The Gabala International Music Festival in Azerbaijan has been celebrating its 10th anniversary.
The artistic directors of the festival are Farhad Badalbeyli, Professor and Rector of Baku Music Academy and the cello player and conductor, Dimitry Jablonski.
Euronews' cultural correspondent Wolfgang Spinder met the famous Russian-born musician, who lives on the border of France and Spain in a Catalan Village in Angoustrine-Villeneuve-des-Escaldes. We asked him to play some tunes on his unique cello, made in the 18th century by Italian luthier Joseph Filius Andrea Guarneri.
Dimitry Jablonski remembers very well the opening night of the festival: "It was a mixed group of people, Some people flew in from London, who usually go to Covent Garden or the Berlin Philharmonica. All of a sudden, they are sitting next to people who have come to the classical concert for the first time with their kids. I think we counted during one festival we had around 25,000 people in the audience, so its really quite remarkable."
Deep in the Caucasus Mountains...
The music event in the Caucasus Mountains started out as a pure classical music festival but opened over the years to other music genres.
This year there was a performance, from Cuba, "Jóvenes Clásicos del Son", meaning "Young Classics of Son." The "Son Cubano" is a rich music genre, which developed during the late 19th century, blending together many elements of Spanish and African origin.
Ernesto Reyes Proenza Cuba founded the band in 1994 in Habana. He says his country is nourished by many musicians of all genres: "A Cuban saying, that when you shout somwhere, you've got a musician." Plus you have the "tres" which is our Spanish guitar, percussion, trumpet, all different genres of music. There is a natural music school in Cuba of all diferent styles."
Audiences from around the world
The local audience at the Gabala Music Festival and the tourists who come are mostly from Arab countries. While appreciating the Cuban music, they reacted quite reserved, but fortunately the younger generations could not resist the latino rhythms and got up to dance.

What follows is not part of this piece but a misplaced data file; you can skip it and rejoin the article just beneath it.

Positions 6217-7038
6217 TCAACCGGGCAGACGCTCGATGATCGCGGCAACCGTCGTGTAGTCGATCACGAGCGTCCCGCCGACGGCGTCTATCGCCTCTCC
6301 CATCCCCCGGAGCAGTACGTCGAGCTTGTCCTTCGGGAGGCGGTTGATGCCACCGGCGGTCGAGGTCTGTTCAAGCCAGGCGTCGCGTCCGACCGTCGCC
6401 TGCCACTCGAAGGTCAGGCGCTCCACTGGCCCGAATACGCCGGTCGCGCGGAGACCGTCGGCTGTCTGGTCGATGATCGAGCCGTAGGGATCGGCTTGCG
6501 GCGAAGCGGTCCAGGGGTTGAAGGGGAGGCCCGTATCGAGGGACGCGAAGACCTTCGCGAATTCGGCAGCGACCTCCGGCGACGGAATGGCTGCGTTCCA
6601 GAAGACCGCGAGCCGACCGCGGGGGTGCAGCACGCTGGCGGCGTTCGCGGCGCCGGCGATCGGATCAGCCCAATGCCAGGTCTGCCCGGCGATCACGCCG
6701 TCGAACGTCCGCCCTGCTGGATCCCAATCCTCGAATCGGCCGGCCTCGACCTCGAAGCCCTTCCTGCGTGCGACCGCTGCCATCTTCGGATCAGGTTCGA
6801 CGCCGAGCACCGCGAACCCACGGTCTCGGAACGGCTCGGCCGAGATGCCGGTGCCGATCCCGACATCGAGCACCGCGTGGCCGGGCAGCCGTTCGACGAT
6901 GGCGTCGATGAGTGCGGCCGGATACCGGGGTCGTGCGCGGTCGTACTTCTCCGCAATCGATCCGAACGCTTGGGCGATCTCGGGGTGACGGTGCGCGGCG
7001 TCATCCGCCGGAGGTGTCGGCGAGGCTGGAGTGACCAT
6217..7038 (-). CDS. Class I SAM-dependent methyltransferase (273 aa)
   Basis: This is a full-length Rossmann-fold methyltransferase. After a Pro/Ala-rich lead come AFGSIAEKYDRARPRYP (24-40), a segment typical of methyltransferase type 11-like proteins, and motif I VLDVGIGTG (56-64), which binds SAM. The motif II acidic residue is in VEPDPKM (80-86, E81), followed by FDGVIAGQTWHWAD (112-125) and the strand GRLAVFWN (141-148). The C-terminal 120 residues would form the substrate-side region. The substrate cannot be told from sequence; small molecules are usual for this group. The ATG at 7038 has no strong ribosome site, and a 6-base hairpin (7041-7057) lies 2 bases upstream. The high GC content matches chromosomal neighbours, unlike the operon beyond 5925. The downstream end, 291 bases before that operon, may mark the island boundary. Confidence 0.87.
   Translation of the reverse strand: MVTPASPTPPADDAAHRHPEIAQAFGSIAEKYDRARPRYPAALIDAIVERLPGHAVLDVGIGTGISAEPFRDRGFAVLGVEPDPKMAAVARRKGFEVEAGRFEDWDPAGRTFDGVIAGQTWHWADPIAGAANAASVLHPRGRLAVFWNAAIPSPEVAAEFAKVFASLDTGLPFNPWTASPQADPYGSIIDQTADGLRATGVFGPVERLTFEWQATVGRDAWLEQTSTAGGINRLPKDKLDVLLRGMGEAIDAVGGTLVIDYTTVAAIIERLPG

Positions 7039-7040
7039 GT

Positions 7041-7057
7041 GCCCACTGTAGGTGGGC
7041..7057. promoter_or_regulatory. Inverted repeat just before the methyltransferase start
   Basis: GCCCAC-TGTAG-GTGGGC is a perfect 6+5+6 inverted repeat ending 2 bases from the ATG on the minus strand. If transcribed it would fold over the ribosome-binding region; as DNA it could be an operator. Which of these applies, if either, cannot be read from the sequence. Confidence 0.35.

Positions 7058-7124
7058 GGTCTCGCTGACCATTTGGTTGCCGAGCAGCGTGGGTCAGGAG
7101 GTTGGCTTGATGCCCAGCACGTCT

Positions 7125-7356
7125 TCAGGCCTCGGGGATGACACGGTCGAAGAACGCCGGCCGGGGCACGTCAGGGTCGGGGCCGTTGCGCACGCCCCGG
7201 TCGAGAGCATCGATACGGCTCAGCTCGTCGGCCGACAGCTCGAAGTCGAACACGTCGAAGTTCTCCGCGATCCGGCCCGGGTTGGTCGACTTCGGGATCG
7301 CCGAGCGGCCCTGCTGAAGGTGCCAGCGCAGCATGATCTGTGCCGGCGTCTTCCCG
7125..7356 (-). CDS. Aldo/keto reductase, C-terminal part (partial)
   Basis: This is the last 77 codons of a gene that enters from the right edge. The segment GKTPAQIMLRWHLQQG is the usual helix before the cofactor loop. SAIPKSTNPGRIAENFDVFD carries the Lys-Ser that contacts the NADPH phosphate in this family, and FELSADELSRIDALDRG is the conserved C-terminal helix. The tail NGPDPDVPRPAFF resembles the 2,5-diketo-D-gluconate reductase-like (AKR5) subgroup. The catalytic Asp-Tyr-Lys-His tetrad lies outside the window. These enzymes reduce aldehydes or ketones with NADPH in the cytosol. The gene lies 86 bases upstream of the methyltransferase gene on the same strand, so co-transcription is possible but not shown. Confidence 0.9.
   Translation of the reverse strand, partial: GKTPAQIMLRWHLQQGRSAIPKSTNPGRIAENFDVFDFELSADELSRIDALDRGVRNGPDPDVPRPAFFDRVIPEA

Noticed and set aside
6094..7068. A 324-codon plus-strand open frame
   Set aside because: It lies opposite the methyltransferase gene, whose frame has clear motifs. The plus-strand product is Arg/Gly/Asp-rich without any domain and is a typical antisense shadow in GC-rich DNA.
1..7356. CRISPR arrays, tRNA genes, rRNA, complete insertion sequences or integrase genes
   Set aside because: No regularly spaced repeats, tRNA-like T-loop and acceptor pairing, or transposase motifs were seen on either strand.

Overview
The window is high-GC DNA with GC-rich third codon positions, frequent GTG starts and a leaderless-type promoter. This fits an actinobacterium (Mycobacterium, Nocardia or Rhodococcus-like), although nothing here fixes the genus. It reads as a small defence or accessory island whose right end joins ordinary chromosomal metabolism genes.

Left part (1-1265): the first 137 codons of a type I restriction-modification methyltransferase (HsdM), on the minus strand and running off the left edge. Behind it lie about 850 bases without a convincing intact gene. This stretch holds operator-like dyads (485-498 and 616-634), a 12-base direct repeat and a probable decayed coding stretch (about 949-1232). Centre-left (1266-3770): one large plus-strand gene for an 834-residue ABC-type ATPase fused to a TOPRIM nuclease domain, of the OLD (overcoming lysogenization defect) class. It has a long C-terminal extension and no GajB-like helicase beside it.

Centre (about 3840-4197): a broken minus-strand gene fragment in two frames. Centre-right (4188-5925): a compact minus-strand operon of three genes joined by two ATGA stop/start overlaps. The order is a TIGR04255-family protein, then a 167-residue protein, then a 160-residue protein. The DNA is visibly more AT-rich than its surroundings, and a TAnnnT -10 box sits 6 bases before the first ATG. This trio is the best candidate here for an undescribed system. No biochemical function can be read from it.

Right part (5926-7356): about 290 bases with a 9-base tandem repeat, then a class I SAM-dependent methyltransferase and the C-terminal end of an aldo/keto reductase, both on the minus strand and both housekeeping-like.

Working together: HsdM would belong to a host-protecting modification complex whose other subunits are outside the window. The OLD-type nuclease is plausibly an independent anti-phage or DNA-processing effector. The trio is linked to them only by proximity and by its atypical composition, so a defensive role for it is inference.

Amongst the highlights of the festival: an amazing performance by 'MultiPiano' ensemble from Israel: (https://multipianoisrael.com/about/.) They play with 8 hands on two pianos, sometimes even with 10 hands.
The 'MultiPiano' project was launched around 8 years ago under the umbrella of the Buchmann-Mehta School of Music, a joint institution of Tel-Aviv University and the Israel Philharmonic Orchestra.
Featuring some of Israel`'s best young pianists and their mentor, Tomer Lev, who's also Head of the Buchmann-Mehta School of Music.
He spoke to Euronews about the performance of playing with four hands on a piano: "It was particularly popular in the 19th century. There were ensembles that played house concert but this tradition was completely forgotten over the years. The aim of the MultiPiano ensemble is to bring back this art to the limelight."
"Highly complex music"
The Gabala Music Festival also featured Azerbaijan's most popular folk music: Mugham.
Sahib Pashazade is one of the best Tar players. He tells Euronews: "Mugham music is very mystical, senstive and sensual. Mugham is a very philosophical music."
This music is a highly complex art form that weds classical poetry and musical improvisation, with the festival featuring some of the country's best musician and voices.
Rounding off Euronews' visit to the Gabala Music Festival, our cultural correspondent, Wolfgang Spindler says: "The festival, with its mix of classical music and world music, is very successful and attracts thousands of music lovers from accross the country and abroad."